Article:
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Transfusion. 2012 Sep;52(9):1931-9. doi: 10.1111/j.1537-2995.2012.03599.x. Epub 2012 Mar 13.

The early implementation of Trypanosoma cruzi antibody screening of donors and donations within England: preempting a problem.

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1
National Transfusion Microbiology Reference Laboratory and Clinical Transfusion Microbiology, NHS Blood and Transplant, Hospital for Tropical Diseases, London School of Hygiene and Tropical Medicine, London, UK. alan.kitchen@nhsbt.nhs.uk

Abstract

BACKGROUND:

Trypanosoma cruzi is a parasitic infection endemic in Central and Southern America, but is spreading into nonendemic countries with migration of infected individuals from endemic countries. The parasite is transmitted by transfusion or transplantation and donation screening is performed routinely in endemic countries to prevent transmission. In situations where migrants from endemic countries have settled in nonendemic countries and present as donors (blood or other cellular products), intervention is required to prevent transfusion or transplantation transmission.

STUDY DESIGN AND METHODS:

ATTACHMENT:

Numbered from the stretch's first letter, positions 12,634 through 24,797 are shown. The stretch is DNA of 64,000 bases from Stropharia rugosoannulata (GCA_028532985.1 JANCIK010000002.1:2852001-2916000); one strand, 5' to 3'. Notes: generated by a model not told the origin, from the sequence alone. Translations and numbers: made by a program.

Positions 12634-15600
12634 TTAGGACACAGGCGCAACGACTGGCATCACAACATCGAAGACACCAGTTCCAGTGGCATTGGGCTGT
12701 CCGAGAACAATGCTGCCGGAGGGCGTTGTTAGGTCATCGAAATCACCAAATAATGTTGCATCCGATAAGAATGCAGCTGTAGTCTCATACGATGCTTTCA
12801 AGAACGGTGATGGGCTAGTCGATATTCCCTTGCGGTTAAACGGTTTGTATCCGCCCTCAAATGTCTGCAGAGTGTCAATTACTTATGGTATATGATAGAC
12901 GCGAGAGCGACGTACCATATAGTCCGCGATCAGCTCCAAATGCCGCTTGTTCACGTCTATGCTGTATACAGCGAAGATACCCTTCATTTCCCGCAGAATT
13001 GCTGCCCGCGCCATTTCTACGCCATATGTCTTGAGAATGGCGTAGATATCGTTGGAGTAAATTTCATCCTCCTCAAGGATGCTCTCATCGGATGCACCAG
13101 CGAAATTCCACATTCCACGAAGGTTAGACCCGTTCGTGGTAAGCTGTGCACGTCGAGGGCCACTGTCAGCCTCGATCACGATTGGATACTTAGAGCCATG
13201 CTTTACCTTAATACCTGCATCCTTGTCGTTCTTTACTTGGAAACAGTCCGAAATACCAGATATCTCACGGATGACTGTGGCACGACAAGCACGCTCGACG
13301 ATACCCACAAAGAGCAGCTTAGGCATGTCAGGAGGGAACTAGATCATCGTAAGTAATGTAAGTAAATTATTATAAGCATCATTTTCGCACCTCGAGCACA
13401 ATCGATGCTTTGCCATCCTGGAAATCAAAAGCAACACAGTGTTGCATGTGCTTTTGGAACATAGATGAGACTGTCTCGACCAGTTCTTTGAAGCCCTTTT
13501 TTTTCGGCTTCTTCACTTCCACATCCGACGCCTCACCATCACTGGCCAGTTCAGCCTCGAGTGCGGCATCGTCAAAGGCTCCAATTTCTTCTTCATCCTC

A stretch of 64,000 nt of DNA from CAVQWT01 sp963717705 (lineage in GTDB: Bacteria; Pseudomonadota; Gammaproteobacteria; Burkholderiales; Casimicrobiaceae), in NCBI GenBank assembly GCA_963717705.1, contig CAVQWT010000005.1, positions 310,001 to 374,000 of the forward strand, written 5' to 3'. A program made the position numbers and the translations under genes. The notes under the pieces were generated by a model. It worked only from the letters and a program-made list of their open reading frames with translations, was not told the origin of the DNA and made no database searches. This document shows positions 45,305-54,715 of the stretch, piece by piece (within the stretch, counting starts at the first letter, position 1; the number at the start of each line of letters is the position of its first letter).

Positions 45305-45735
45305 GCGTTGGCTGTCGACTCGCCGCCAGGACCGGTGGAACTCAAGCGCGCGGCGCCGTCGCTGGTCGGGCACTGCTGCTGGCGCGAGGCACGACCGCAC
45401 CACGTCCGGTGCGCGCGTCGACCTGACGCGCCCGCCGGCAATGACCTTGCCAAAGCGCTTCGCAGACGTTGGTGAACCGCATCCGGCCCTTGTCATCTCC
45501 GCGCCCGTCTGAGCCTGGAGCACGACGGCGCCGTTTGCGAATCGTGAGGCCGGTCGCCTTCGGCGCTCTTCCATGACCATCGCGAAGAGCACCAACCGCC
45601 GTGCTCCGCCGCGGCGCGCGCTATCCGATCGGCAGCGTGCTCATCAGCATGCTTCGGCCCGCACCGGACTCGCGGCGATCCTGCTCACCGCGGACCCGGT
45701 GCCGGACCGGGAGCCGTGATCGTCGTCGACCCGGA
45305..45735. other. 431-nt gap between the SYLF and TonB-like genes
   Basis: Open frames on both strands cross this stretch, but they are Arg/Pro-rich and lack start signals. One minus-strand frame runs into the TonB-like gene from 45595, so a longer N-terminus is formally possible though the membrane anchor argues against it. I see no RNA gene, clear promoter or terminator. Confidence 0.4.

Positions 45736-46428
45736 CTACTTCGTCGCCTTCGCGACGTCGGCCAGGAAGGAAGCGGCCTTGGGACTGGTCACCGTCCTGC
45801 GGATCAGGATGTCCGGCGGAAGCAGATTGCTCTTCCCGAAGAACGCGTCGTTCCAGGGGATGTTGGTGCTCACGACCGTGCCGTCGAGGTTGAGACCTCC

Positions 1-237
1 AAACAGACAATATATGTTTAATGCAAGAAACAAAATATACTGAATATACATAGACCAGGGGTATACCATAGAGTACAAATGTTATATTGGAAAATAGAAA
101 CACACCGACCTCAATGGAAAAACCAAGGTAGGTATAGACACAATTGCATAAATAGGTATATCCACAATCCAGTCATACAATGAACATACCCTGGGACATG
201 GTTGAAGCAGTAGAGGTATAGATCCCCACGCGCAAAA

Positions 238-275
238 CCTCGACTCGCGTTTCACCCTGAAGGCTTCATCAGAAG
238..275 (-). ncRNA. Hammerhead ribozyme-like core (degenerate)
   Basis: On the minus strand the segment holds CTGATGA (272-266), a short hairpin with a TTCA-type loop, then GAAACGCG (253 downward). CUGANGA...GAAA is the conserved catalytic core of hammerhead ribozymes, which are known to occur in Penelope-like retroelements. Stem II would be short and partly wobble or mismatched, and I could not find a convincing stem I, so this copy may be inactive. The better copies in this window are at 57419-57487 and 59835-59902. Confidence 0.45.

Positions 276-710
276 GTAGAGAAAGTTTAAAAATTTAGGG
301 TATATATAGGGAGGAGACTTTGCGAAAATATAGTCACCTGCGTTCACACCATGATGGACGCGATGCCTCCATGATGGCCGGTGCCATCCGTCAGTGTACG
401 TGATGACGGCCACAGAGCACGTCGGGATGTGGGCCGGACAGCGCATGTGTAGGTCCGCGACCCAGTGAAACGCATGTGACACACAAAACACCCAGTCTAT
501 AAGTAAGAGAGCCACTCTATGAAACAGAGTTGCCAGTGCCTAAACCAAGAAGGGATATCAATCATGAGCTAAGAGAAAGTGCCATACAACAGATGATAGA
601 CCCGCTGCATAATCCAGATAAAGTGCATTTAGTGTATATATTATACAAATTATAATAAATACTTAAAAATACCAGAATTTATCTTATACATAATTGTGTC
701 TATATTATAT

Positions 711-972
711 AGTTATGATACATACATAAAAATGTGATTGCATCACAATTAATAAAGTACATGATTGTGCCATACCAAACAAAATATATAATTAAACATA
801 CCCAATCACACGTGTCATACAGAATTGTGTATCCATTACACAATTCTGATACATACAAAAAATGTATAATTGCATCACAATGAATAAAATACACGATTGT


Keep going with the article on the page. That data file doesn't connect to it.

A screening program for T. cruzi was developed and has been used successfully for over 10 years that includes donor selection and donation screening. Donor selection criteria to identify specific risk of T. cruzi infection were developed together with laboratory screening of donations for T. cruzi antibodies and the subsequent confirmation of screen reactivity.

RESULTS:

Since the introduction of T. cruzi screening in England in 1998, a total of 38,585 donors and donations have been screened for T. cruzi antibodies, of which 223 were repeat reactive on screening and referred for confirmation: 206 confirmed negative, 14 inconclusive, and three positive. Since the move in 2005 from donor qualification to donation release testing, 15,536 donations were collected and screened, of which 15,499 (99.8%) were T. cruzi antibody negative and released to inventory.

CONCLUSION:

An effective program to minimize risk of the transmission of T. cruzi infection via donations has been developed and implemented. Not only does the program minimize risk of transmission, it also minimizes the cumulative, and needless, loss of donors and donations that would ensue if permanent donor deferral alone was adopted.

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